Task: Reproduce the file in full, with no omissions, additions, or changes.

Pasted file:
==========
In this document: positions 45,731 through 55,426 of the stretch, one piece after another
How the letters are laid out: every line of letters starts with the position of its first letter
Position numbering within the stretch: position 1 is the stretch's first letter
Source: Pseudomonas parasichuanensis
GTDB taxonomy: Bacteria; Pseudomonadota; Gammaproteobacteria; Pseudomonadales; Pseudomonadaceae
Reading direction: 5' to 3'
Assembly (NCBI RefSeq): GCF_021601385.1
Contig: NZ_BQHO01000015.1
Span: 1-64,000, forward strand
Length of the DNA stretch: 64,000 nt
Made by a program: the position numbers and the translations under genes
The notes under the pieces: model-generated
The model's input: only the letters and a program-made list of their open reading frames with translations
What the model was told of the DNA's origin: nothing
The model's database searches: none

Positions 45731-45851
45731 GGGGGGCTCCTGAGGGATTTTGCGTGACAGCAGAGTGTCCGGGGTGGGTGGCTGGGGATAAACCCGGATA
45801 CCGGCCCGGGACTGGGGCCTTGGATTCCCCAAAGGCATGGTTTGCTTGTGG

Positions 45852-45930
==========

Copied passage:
In this document: positions 45,731 through 55,426 of the stretch, one piece after another
How the letters are laid out: every line of letters starts with the position of its first letter
Position numbering within the stretch: position 1 is the stretch's first letter
Source: Pseudomonas parasichuanensis
GTDB taxonomy: Bacteria; Pseudomonadota; Gammaproteobacteria; Pseudomonadales; Pseudomonadaceae
Reading direction: 5' to 3'
Assembly (NCBI RefSeq): GCF_021601385.1
Contig: NZ_BQHO01000015.1
Span: 1-64,000, forward strand
Length of the DNA stretch: 64,000 nt
Made by a program: the position numbers and the translations under genes
The notes under the pieces: model-generated
The model's input: only the letters and a program-made list of their open reading frames with translations
What the model was told of the DNA's origin: nothing
The model's database searches: none

Positions 45731-45851
45731 GGGGGGCTCCTGAGGGATTTTGCGTGACAGCAGAGTGTCCGGGGTGGGTGGCTGGGGATAAACCCGGATA
45801 CCGGCCCGGGACTGGGGCCTTGGATTCCCCAAAGGCATGGTTTGCTTGTGG

Positions 45852-45930